BANK Gallery Founder Mathieu Borysevicz on the Growth of Shanghai’s Art Scene
Advisory Perspective

BANK Gallery Founder Mathieu Borysevicz on the Growth of Shanghai’s Art Scene

By Misha Maruma | Shanghai, 10 November 2021

The growth of China's economy and global influence in the 21st century has been reflected in the expansion of its art market. No place is this more evident than in Shanghai.

'When we founded BANK in an old bank building near the Bund, we just had the Rockbund Art Museum as "art neighbours",' gallery founder Mathieu Borysevicz tells me. 'The art scene was still very much confined to a bunch of local galleries holed up in the M50 factory district.' This was in 2013.

Today, BANK has moved to the former French Concession, and the Bund area now hosts a wealth of foreign blue-chip galleries including Perrotin, Lisson, and Almine Rech. It is also home to Christie's offices and showrooms.

BANK Gallery Founder Mathieu Borysevicz on the Growth of Shanghai’s Art Scene Exhibition view: Chen Tianzhuo, PARADI$E BITCH, Bank, Shanghai (19 July– 31 August 2014). Courtesy Bank MABSOCIETY, Shanghai.

The West Bund art district has grown exponentially in that time, with at least six new museums dedicated mostly to contemporary art, many affiliated with world-renowned Western museums such as the Tate, Centre Pompidou, and LACMA.

West Bund Art & Design returns to the district amidst a series of fairs taking place in November, including Art021. The two flagship fairs follow on from PHOTOFAIRS Shanghai and collectable design event Design Miami/ Podium x Shanghai at the Bund.

This year BANK will only be exhibiting at Art021, whereas in previous years they showed at both flagship fairs. 'Covid-19 has given us an excuse to be realistic and just choose one fair,' says Borysevicz. 'We like to be democratic and so next year we'll probably do West Bund. They're both great fairs for different reasons.'

Though Shanghai art week has become the it moment in China's contemporary art calendar, the strict three-week quarantine to enter the country means attending the fairs is not viable to many outside this year.


Selected Artworks at ART021, Shanghai by Bank MABSOCIETY


The expansion of contemporary galleries in the 2010s drew younger artists to the city, with BANK at the forefront of this mood. 'I'd like to think that we set a tone and precedent for more internationalism, professionalism, calibre and fun,' says Borysevicz.

Developing a high-quality and eclectic programme, BANK has exhibited heavyweights such as Patty Chang and trailblazing Chinese millennial artist Chen Tianzhuo to a growing and increasingly important local audience. 'China is just one more place for Chinese and non-Chinese artists to cultivate their practice,' says Borysevicz.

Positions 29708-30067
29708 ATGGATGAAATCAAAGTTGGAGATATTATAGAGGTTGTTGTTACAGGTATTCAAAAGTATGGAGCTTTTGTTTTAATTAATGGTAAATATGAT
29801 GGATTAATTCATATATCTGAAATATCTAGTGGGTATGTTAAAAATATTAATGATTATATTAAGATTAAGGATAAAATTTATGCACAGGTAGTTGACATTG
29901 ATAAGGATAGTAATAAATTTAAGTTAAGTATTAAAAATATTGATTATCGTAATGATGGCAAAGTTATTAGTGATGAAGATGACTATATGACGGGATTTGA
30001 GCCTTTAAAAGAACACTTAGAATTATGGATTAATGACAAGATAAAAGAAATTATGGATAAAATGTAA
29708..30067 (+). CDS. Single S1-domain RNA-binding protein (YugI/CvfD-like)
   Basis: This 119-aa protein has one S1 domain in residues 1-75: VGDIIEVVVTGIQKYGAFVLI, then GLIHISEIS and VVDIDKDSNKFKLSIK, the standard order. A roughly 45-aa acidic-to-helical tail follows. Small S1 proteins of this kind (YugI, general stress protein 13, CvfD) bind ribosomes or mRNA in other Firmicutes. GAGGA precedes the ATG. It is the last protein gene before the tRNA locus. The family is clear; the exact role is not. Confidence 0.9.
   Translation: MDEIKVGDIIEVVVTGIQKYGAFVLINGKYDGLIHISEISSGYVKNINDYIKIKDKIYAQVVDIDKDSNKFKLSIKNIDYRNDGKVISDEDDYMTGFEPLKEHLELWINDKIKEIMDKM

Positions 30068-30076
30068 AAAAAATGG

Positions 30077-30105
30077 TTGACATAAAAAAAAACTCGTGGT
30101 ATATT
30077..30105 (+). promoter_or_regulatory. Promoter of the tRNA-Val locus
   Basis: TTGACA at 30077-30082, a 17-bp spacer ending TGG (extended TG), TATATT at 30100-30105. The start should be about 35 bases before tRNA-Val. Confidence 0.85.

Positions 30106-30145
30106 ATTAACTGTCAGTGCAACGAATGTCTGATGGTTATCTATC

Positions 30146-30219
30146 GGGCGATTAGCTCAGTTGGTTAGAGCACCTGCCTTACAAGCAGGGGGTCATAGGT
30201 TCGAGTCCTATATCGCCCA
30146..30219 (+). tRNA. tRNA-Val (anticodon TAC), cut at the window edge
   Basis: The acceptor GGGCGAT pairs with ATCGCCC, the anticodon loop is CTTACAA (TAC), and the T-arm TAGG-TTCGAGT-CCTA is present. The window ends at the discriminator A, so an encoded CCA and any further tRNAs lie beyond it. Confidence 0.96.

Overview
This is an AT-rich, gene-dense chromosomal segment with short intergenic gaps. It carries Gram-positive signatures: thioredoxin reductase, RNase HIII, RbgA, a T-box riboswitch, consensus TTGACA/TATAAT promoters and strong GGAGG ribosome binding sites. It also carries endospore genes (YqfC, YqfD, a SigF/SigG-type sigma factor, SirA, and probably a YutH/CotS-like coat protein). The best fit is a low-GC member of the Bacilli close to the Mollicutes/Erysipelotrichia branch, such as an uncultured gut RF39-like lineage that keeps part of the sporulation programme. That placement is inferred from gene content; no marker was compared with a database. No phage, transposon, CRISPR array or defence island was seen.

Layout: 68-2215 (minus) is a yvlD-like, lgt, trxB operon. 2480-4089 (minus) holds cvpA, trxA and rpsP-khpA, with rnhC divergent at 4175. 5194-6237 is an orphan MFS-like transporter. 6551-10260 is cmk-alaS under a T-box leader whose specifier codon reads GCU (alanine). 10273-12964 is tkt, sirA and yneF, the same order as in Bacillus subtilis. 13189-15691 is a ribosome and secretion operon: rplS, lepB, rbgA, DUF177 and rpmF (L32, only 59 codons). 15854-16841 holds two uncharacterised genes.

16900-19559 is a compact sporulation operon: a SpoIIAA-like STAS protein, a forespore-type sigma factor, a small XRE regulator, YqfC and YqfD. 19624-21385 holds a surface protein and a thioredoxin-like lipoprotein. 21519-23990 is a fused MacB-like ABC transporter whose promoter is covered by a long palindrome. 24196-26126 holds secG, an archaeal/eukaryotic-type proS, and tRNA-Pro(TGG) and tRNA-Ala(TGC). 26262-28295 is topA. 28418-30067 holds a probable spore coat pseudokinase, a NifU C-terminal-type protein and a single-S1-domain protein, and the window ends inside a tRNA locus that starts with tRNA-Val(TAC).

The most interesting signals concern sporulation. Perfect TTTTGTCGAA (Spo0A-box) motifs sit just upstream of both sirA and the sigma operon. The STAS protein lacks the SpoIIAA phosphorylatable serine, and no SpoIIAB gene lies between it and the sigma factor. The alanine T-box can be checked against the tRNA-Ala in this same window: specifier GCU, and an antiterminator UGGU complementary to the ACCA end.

At the most recent Frieze London, BANK exhibited in the Focus section with a presentation of works by Lin Ke that blurred the line between digital and physical painting. Included in Artsy's top 15 booths at Frieze, with the paintings on display resembling physical manifestations of Photoshop files, the gallery also won best booth at Beijing Contemporary in October 2021, featuring artworks by Chen Zhe, Sun Yitian, Lin Ke, Tim Crowley, Geng Yini, Nik Kosmas, Michael Lin, Shi Xiaobo, and Heidi Voet.

Exhibition view: Chen Tianzhuo, PARADI$E BITCH, Bank, Shanghai (19 July– 31 August 2014).

Exhibition view: Chen Tianzhuo, PARADI$E BITCH, Bank, Shanghai (19 July– 31 August 2014). Courtesy Bank, Shanghai.

The growth of the contemporary art scene in China is reflected in the success of Art021 and West Bund Art & Design. It also reflects China's developing cultural identity. As Chinese collectors look to Shanghai art week as a way to build knowledge and expand their collections, interest in works by Western artists may shift to a focus on investing in Chinese artists and Chinese galleries.

It is also evident that the growth of interest in Chinese artists at Shanghai art week is being fuelled by new millennial and Gen Z collectors, who are increasingly collecting artworks by Chinese artists born in the 70s, 80s, and 90s.

So where is the Chinese contemporary art scene headed? 'I think there was and will continue to be a growing sense of homogeneity,' says Borysevicz. 'On the one side, while there is a provincialism to what's happening in Shanghai, just as there is in New York, Berlin, or even say Chengdu, the scene has also never been so globalised.' —[O]

Main image: Exhibition view: Tri Solo: Lawrence Lek, Nik Kosmas, Tim Crowley, BANK, Shanghai (13 March–21 April 2021). Courtesy BANK.

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